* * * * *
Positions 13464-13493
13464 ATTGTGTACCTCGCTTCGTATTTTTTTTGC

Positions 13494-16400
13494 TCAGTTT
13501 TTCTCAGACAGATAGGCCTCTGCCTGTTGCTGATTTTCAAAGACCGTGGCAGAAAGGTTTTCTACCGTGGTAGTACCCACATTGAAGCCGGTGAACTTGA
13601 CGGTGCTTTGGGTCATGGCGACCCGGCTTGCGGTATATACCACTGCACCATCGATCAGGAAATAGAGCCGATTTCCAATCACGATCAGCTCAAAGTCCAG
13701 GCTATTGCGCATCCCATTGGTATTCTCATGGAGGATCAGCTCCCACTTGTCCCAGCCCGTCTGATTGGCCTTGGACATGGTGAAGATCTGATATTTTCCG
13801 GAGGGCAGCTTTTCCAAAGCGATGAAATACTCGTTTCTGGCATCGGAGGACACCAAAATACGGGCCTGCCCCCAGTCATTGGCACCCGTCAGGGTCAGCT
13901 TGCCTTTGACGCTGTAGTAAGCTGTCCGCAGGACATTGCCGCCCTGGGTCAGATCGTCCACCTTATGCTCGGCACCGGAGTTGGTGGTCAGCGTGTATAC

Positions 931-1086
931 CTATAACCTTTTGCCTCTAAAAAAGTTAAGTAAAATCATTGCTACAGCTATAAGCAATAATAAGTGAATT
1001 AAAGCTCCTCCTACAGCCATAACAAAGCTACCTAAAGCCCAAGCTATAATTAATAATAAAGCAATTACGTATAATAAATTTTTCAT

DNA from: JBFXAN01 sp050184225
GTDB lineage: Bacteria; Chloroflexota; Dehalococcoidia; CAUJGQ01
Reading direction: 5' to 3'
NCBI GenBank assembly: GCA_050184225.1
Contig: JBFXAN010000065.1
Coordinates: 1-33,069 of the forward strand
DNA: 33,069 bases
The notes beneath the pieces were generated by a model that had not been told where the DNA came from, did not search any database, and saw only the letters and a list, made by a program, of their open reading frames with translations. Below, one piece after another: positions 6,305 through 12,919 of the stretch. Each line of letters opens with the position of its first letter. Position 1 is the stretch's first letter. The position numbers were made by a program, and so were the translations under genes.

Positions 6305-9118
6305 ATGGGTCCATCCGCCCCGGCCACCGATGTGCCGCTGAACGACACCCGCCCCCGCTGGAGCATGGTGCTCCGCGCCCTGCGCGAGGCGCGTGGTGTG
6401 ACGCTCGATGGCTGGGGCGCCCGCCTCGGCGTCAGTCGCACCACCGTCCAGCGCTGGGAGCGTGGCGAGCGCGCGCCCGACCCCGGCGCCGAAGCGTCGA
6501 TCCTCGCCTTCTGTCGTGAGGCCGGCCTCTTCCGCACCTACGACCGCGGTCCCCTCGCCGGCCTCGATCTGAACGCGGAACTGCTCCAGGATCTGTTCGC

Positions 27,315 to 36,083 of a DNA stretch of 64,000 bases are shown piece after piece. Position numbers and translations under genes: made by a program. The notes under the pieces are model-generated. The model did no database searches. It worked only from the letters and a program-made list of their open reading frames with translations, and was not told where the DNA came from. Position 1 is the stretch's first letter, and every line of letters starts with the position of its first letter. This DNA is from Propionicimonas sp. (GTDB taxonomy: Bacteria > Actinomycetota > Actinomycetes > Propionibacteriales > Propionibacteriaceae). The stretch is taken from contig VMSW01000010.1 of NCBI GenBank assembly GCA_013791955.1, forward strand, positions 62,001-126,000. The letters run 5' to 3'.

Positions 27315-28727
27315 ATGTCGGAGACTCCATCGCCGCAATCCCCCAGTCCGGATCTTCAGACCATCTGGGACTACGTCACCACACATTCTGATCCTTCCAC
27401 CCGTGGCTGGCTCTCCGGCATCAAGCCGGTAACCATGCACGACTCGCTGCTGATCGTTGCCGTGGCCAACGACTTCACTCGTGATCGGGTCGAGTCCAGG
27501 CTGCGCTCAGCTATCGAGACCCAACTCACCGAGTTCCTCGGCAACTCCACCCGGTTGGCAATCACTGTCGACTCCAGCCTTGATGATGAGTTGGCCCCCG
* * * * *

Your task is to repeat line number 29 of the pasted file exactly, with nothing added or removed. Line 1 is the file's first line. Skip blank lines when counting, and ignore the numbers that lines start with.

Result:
27501 CTGCGCTCAGCTATCGAGACCCAACTCACCGAGTTCCTCGGCAACTCCACCCGGTTGGCAATCACTGTCGACTCCAGCCTTGATGATGAGTTGGCCCCCG